Allison D. Fryer, Louis H. Stein, Zhenying Nie, Damian E. Curtis, Christopher M. Evans, Simon T. Hodgson, Peter J. Jose, Kristen E. Belmonte, Erin Fitch, David B. Jacoby
Airway smooth muscle (ASM) growth contributes to the mechanism of airway hyperresponsiveness in asthma. Here we demonstrate that CD4+ T cells, central to chronic airway inflammation, drive ASM remodeling in experimental asthma. Adoptive transfer of CD4+ T cells from sensitized rats induced an increase in proliferation and inhibition of apoptosis of airway myocytes in naive recipients upon repeated antigen challenge, which resulted in an increase in ASM mass. Genetically modified CD4+ T cells expressing enhanced GFP (EGFP) were localized by confocal microscopy in juxtaposition to ASM cells, which suggests that CD4+ T cells may modulate ASM cell function through direct cell-cell interaction in vivo. Coculture of antigen-stimulated CD4+ T cells with cell cycle–arrested ASM cells induced myocyte proliferation, dependent on T cell activation and direct T cell–myocyte contact. Reciprocally, direct cell contact prevented postactivation T cell apoptosis, which suggests receptor-mediated T cell–myocyte crosstalk. Overall, our data demonstrate that activated CD4+ T cells drive ASM remodeling in experimental asthma and suggest that a direct cell-cell interaction participates in CD4+ T cell regulation of myocyte turnover and induction of remodeling.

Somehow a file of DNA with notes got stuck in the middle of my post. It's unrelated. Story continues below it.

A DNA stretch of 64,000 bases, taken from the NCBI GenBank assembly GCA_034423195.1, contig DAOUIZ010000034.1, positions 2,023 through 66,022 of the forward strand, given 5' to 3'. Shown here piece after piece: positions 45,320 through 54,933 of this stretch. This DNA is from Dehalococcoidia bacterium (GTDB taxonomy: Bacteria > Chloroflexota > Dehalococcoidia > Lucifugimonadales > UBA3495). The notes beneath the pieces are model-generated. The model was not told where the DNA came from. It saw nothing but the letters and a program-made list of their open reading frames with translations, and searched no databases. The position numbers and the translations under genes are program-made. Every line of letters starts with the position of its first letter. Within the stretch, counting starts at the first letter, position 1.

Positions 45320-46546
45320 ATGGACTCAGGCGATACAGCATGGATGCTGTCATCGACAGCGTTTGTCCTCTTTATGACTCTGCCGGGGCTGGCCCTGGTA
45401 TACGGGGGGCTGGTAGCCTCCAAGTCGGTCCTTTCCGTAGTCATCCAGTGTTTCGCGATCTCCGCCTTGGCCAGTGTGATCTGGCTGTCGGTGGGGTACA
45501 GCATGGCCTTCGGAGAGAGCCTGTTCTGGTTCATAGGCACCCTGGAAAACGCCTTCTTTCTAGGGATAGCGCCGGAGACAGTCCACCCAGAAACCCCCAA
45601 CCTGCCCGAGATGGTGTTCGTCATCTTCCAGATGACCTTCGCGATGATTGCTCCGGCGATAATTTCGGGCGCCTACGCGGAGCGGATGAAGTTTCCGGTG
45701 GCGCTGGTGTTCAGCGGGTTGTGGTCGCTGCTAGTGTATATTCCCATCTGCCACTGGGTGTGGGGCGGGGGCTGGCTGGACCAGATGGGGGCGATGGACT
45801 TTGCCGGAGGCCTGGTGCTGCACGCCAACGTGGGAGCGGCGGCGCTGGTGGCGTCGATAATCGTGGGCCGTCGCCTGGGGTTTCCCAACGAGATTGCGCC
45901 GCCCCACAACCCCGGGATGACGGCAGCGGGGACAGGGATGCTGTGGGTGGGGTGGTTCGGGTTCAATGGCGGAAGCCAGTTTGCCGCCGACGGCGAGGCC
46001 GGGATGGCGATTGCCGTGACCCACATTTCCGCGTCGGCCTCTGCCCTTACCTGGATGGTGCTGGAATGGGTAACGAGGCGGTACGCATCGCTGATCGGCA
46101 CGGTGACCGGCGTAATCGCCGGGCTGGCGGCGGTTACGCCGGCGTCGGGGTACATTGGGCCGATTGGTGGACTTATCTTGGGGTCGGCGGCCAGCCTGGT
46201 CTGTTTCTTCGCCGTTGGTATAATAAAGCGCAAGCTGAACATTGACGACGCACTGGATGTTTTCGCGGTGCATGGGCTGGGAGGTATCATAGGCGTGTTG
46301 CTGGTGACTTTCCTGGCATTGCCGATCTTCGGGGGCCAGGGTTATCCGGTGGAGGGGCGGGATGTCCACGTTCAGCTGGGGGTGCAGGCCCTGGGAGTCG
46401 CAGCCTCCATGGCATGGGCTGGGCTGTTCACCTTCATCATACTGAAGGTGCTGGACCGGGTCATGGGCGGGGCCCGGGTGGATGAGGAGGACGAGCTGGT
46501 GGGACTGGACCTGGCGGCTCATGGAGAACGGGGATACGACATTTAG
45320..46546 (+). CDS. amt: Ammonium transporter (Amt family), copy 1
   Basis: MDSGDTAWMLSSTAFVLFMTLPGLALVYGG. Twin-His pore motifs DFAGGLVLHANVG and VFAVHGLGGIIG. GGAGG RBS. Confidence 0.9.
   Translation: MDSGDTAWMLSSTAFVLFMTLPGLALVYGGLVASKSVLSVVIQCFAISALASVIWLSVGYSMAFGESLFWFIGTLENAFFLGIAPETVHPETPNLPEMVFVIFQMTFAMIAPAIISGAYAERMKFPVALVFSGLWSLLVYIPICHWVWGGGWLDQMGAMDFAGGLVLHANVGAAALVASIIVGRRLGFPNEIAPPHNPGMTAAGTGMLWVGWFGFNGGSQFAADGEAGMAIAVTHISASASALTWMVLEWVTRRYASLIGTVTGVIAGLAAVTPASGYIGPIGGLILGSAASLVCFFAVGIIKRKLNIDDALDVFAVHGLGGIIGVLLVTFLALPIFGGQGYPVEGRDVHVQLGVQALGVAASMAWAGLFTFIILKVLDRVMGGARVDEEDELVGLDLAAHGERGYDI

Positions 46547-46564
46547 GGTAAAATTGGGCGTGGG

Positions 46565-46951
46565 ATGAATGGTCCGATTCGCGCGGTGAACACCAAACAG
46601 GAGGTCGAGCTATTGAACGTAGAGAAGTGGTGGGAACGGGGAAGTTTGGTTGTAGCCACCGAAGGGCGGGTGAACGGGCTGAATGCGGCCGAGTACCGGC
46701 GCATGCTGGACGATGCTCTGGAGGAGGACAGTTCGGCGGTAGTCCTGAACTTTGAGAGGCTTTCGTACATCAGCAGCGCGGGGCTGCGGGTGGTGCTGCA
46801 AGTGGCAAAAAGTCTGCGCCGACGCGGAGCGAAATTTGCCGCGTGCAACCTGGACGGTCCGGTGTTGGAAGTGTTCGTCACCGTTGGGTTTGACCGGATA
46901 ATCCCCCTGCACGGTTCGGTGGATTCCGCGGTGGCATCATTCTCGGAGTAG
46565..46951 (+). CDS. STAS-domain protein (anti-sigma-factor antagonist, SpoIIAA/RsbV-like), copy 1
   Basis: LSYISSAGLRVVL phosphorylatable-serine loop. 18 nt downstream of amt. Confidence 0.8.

David Ramos-Barbón, John F. Presley, Qutayba A. Hamid, Elizabeth D. Fixman, James G. Martin